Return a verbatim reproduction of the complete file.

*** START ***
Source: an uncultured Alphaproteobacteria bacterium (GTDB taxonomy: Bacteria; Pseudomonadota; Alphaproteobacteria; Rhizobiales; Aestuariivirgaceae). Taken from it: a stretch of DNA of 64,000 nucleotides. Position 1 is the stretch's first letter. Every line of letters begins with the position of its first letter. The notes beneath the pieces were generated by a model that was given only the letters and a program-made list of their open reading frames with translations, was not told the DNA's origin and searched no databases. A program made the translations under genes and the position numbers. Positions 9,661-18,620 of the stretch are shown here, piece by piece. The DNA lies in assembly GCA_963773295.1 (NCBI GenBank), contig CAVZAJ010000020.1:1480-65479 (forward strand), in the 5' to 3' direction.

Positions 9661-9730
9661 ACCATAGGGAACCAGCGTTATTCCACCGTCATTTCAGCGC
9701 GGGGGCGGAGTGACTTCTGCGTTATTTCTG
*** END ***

Source: an uncultured Alphaproteobacteria bacterium (GTDB taxonomy: Bacteria; Pseudomonadota; Alphaproteobacteria; Rhizobiales; Aestuariivirgaceae). Taken from it: a stretch of DNA of 64,000 nucleotides. Position 1 is the stretch's first letter. Every line of letters begins with the position of its first letter. The notes beneath the pieces were generated by a model that was given only the letters and a program-made list of their open reading frames with translations, was not told the DNA's origin and searched no databases. A program made the translations under genes and the position numbers. Positions 9,661-18,620 of the stretch are shown here, piece by piece. The DNA lies in assembly GCA_963773295.1 (NCBI GenBank), contig CAVZAJ010000020.1:1480-65479 (forward strand), in the 5' to 3' direction.

Positions 9661-9730
9661 ACCATAGGGAACCAGCGTTATTCCACCGTCATTTCAGCGC
9701 GGGGGCGGAGTGACTTCTGCGTTATTTCTG